The Eugene Weekly Slant take on the District 4J administrator boycott of board meetings (10/14) was a bit over the top. “Spilling blood”? Come now.
I invite readers to listen to the audio recordings of past 4J board meetings to see if you hear a lack of “courtesy and respect.” What you will hear are board members doing the work of critical thinking and simply asking serious questions, including follow-up questions, in order to make quality decisions.
This has not been the norm in 4J or many other school boards. The usual pattern is a presentation by district administrators followed by a few perfunctory questions. Boards tend to trust, sometimes far too much, whatever the district “professionals” say.
But this tendency to rubber stamp district practices and policies has come at a cost. This is, in large measure, how we have become a solid but conventional district; how teaching and learning have become dominated by standardized testing and data-hoovering; how curriculum and instruction have become increasingly standardized and dictated to teachers — minimizing teacher creativity and innovation; how the humanities have become sidelined because they are not “tested”; and how many dynamic teachers have become dispirited and have left the job they loved.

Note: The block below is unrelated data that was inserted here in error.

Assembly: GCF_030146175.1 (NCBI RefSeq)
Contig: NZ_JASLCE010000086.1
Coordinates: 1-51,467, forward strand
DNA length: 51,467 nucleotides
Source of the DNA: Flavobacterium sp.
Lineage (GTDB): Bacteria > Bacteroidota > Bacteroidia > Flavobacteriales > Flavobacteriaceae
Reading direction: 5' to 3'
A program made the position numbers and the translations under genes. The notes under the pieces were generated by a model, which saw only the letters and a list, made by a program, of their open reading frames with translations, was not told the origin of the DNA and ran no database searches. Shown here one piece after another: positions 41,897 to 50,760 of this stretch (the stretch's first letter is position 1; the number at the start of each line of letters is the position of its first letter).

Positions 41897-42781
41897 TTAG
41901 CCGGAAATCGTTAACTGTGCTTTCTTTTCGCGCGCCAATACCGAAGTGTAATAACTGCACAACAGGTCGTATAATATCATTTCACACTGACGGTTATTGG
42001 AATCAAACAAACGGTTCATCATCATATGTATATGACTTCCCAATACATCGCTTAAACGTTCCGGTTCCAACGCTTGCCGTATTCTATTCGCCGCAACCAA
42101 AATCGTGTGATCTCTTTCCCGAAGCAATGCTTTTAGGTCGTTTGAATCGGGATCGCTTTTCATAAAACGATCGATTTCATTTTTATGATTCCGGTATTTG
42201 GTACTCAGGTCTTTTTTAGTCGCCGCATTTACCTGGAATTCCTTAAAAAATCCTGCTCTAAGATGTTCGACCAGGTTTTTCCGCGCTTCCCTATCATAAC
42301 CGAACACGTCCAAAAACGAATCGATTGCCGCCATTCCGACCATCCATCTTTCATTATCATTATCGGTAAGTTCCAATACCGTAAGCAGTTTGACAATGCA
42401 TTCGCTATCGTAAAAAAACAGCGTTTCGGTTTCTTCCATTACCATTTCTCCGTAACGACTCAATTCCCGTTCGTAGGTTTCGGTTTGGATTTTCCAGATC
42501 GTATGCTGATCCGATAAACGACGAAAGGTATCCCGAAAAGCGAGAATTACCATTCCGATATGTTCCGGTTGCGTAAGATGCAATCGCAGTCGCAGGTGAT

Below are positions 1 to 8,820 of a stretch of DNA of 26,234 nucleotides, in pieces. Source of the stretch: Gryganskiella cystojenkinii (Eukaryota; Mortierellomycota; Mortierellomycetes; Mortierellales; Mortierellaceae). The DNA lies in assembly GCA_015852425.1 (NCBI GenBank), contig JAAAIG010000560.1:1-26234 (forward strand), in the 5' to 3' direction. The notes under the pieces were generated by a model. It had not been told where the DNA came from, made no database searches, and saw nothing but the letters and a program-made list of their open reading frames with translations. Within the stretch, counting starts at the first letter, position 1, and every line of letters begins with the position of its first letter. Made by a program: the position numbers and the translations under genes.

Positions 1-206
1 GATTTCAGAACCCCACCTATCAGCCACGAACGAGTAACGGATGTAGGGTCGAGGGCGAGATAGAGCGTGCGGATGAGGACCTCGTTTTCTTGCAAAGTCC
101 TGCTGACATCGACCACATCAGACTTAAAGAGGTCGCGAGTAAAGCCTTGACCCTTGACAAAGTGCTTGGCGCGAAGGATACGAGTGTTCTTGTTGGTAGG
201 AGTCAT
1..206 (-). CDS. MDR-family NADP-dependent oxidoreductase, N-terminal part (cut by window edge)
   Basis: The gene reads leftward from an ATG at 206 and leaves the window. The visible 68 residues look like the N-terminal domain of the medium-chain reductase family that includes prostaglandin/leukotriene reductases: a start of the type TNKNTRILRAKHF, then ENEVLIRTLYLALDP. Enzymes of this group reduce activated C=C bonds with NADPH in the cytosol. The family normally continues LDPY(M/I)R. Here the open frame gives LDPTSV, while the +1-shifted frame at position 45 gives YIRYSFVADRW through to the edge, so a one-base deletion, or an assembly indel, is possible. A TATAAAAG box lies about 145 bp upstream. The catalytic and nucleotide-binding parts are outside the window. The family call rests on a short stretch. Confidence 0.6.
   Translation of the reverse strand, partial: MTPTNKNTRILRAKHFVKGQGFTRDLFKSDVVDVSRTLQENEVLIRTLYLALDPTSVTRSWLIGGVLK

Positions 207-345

It’s way past time to question the top-down, standardize and test path we’ve been on for 20 years. It is the ethical imperative of conscientious school board members to ask questions that deserve to be asked. I applaud the board members who are bravely doing their job.